At Franklin & Marshall, environmental stewardship and sustainability are addressed through the college’s academic programs in environmental science, geoscience, biology, environmental studies, and public policy. These interdisciplinary majors and programs offer opportunities for extensive student-faculty collaborative research, as well as participation in green living and learning initiatives at the Spalding and Millport Conservancies, the Wohlsen Center for the Sustainable Environment, and the Sustainability House. The Campus Sustainability Committee promotes sustainability initiatives on campus. The Environmental Speakers Series provides lectures throughout the year, and the Wohlsen Center runs a bicycle-sharing program as well as Sustainability Week each year. Dining halls are trayless, and all new facilities are required to seek LEED Silver certification or its equivalent. Recycling is available in all campus buildings. Sustainability House students live together in a residence featuring a solar energy array, low-flow water system, efficient lighting, used furniture and composting—all innovations suggested by the residents. The Environmental Action Alliance (a student club) runs a fair trade café, and its so-called “Dirt Army” grows organic produce at the school’s community garden. Franklin & Marshall students will be the future of environmental sustainability; a member of the faculty, former regional director of EPA, guides students to internships and jobs at the EPA. Faculty in Earth and Environment, as well as Biology, in consultation with Career Services and Alumni Programs, help place students in green graduate programs, internships, and jobs.

Green Rating
85
Data provided by Association for the Advancement of Sustainability in Higher Education (AASHE), STARS®, as of February, 2014.

Campus Security Report

Campus Security Report

The Jeanne Clery Act requires colleges and universities to disclose their security policies, keep a public crime log, publish an annual crime report and provide timely warnings to students and campus employees about a crime posing an immediate or ongoing threat to students and campus employees.

Please visit The Princeton Review’s page on campus safety for additional resources: http://www.princetonreview.com/safety

The Princeton Review publishes links directly to each school's Campus Security Reports where available. Applicants can also access all school-specific campus safety information using the Campus Safety and Security Data Analysis Cutting Tool provided by the Office of Postsecondary Education of the U.S. Department of Education: http://ope.ed.gov/security


Other Information

Campus-wide Internet Network
Yes

Email and Web Access Available
Yes

% of Classrooms with Wireless Internet
100

Number of Computer Labs / Classrooms
24

Average Number of PC's per Lab
11

Network Access in Dorm Rooms
Yes

Network Access in Dorm Lounges
Yes

Fee for Network Use
No

Student Web Pages Permitted
Yes

Student Web Pages Provided
No

Partnerships with Technology Companies
No

Online Class Registration Available
Yes

Personal computer included in tuition for each student
No

Require Undergraduates to Own Computers
No

Undergraduates that Own Computers
90%

Discounts Available with Hardware Vendors
Yes

Description
Apple Inc.

Webcasting, Digital Audio or Video-Streaming of Courses
Yes

Webcasting, Digital Audio or Video-Streaming of Campus Radio / TV Stations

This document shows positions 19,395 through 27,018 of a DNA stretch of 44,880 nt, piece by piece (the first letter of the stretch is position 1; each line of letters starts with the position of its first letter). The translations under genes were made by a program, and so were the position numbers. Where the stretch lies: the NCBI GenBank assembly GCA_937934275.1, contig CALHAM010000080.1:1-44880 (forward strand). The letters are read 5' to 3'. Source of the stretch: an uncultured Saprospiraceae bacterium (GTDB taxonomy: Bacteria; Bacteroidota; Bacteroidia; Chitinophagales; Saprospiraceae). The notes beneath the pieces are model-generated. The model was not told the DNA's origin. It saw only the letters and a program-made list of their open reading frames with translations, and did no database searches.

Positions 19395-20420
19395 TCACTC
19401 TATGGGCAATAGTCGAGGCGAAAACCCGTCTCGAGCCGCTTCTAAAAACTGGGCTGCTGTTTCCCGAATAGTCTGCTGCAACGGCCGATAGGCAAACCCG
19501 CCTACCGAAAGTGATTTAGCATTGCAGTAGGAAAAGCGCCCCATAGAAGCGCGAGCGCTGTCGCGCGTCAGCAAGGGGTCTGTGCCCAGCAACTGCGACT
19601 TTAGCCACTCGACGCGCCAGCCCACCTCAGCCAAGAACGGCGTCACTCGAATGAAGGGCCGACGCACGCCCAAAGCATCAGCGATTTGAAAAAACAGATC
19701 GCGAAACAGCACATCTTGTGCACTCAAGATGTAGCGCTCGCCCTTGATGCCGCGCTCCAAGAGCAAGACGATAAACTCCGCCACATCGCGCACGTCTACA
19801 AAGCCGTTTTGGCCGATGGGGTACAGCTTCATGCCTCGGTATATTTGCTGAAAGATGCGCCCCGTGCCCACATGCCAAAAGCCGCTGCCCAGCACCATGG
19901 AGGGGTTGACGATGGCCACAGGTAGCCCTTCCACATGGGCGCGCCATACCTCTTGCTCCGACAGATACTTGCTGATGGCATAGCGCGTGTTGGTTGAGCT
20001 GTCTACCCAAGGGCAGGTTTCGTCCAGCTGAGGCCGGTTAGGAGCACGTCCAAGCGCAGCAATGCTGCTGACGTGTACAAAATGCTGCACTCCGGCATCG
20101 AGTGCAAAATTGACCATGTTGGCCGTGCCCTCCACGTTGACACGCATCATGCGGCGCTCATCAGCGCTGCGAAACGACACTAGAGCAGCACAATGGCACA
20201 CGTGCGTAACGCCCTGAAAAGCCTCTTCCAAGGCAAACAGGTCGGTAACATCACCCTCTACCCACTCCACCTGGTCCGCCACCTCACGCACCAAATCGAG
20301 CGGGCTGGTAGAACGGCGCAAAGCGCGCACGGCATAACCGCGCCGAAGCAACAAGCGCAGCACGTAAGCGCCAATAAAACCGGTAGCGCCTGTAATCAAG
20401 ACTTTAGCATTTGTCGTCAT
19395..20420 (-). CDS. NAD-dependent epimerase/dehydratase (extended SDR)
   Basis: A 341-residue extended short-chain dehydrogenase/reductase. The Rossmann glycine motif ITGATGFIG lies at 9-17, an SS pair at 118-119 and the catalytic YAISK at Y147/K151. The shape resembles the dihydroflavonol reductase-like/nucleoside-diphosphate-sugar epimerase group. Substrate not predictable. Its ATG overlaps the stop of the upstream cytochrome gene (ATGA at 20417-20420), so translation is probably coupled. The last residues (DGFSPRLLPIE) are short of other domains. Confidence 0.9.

Yes

Campus Visits Contact

Contact
Kim Bryan
Campus Visit Coordinator

Address
Office of Admission
P.O. Box 3003
Lancaster, PA 17604

Phone
717-291-3951

Email
kimberlee.bryan@fandm.edu

Experience College Life

Most Popular Places On Campus
Alumni Sport and Fitness Center
Barshinger Center in Hensel Hall
Barnes and Noble Bookstore and Jazzman's Cafe
Roschel Performing Arts Center
Writers House

Most Popular Places Off Campus
Central Market
The Fulton Opera House
Tanger and Rockvale Square Outlet Malls
Hersheypark (20 minutes from campus)
Wheatland (Pres. James Buchanan's home)

Campus Tours

Campus Visiting Center
Monday-Friday; select Saturdays
8:30am-5pm; 9:30am-noon
717-291-3951

Campus Tours
Appointment Required: No
Dates: Year-round
Times: Varies
Average Length: 1 hour

On Campus Interview

Campus Interviews
Yes

Information Sessions
Available

Times
Contact Admission office for details

Faculty and Coach Visits

Dates/Times Available
Academic Year

Arrangements
Contact Admissions Office

Advance Notice
2 weeks

Contact Email Address for Visit
http://www.fandm.edu/visit/admission-vis

Class Visits

Dates/Times Available
Academic Year

Arrangements
Contact Admissions Office

Overnight Dorm Stays

Overnight Dorm Stays
Not Available

Transportation

Types of Transportation Available to Campus
Harrisburg International Airport is a 40-minute drive from campus. Rental cars are available at the airport. Amtrak trains provide regular east/west daily service to Lancaster. Continental Trailways buses also provide regular daily bus service to Lancaster.

Driving Instructions to Campus
From Rt. 30 in Lancaster, take the Harrisburg Pike Exit. Follow Harrisburg Pike East (toward downtown Lancaster) approximately 2 miles. FandM will be on your right. For more detailed information please refer to: http://www.fandm.edu/x1981.xml

Local Accommodations
Lancaster Arts Hotel 300 Harrisburg Avenue 866.720.ARTS Eden Resort Inn 222 Eden Rd (717)569-6444 Hampton Inn 545 Greenfield Rd (717)299-1200 Hilton Garden Inn 101 Granite Run Dr (717)560-0880 Holiday Inn East 521 Greenfield Rd. (717)299-2551 Ramada Inn 2250 Lincoln Hwy. East (717)393-5499 Sleep Inn US Route 30 Mountville Exit (717)285-0444 King's Cottage (Bed and Breakfast) 1049 E. King Street (717)397-1017 Mainstay Suites US Route 30 Mountville Exit (717)285-1779
Franklin & Marshall College campus - Image 0
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Key Stats

5,472
Applicants
2,209
Size
39%
Acceptance Rate
1300
SAT Scores

Rankings & Lists